PLAYER TO WATCH
Mike Fontenot was appearing at the annual Cubs Convention in January when someone vaguely resembling teammate Geovany Soto strolled in. "I did a double take," says the Chicago second baseman. "I was like, 'That skinny guy ... is that Geo?'" It was in fact the Cubs catcher, 40 pounds lighter, at 200, after he hired a personal trainer and revamped his diet while home in Puerto Rico for the winter.
As NL Rookie of the Year in 2008, Soto tied for the lead among NL catchers in home runs (23), but last season he hit only .218 with 11 homers. "I felt like I let down the team," says Soto, who was also embarrassed by a positive test for marijuana during last spring's World Baseball Classic. (He was banned from international play for two years.) "After the season I thought, I need to go home and get my priorities straight." To the inevitable steroid speculation that comes with such dramatic weight loss Soto replies, "I wasn't strong last year. I was just fat."
The 27-year-old believes shedding weight will allow him to better turn on fastballs, which he had trouble doing last year, and avoid nagging injuries. With aging stars Alfonso Soriano and Aramis Ramirez also hobbled, offense was the Cubs' downfall in 2009. "We went from scoring more than 850 runs and leading the league [in '08] to barely 700 last year," says manager Lou Piniella. "We need to score at least 800 to be successful this year." Soto's return to rookie form would help them get there.
The Cubs' winning percentage (47--32) against NL Central opponents in 2009, best in the division. Too bad they had so much trouble beating the NL West (15--20) and the AL (6--9)—they might not have trailed the Central-winning Cardinals by 7½ games.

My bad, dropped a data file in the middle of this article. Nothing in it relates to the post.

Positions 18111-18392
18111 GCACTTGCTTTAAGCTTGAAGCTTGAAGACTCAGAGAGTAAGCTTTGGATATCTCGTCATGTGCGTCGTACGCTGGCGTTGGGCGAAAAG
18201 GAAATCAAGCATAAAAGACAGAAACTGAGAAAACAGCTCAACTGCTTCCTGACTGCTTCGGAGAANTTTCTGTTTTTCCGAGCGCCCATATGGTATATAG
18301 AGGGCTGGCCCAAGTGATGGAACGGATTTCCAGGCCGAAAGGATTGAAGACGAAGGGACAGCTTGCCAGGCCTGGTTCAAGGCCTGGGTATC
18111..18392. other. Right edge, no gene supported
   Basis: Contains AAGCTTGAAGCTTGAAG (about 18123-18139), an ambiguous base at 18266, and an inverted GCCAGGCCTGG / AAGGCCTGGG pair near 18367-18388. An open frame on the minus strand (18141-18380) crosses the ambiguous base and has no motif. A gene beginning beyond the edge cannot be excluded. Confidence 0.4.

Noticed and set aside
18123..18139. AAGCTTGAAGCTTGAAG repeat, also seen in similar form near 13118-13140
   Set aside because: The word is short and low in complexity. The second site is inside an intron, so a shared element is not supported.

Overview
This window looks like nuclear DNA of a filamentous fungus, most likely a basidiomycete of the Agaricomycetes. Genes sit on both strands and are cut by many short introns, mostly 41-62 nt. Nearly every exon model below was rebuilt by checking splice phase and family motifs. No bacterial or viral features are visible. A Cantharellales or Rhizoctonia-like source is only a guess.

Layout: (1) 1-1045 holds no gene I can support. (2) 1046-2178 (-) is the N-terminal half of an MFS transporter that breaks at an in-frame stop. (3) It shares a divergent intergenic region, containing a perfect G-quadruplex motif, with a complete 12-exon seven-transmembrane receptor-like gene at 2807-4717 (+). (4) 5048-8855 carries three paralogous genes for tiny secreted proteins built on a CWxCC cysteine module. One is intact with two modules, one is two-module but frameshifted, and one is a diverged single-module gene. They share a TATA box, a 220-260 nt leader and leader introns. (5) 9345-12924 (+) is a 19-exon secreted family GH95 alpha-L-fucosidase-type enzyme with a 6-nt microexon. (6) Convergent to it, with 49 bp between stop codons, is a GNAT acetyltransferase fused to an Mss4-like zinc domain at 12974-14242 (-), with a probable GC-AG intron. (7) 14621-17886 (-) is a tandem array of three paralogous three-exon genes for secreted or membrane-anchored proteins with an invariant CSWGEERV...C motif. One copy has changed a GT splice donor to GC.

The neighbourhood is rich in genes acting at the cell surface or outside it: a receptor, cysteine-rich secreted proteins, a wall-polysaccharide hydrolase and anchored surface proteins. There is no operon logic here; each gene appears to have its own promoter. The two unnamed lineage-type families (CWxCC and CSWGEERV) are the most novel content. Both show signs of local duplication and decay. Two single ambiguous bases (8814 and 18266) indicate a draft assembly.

You have to manage the roster you have, not the one you wish you had. Lou Piniella probably wishes he had a pitcher good enough to get three outs in the ninth inning consistently, but he does not. Nominal closer Carlos Marmol is Mitch Williams with slightly better mechanics; he has allowed nearly six walks every nine innings in his career and last year walked 7.9 per nine. As difficult as he is to hit—he has a career batting average against of .181—that kind of walk rate is extremely dangerous for a closer. Piniella has to be flexible, working southpaw John Grabow into situations in which lefties are batting in the ninth, perhaps calling on Sean Marshall or even Carlos Silva when a ground ball is in order. Overcommitting to an underqualified closer will make for a long season for an aging team that may be nearing the closure of its competitive window.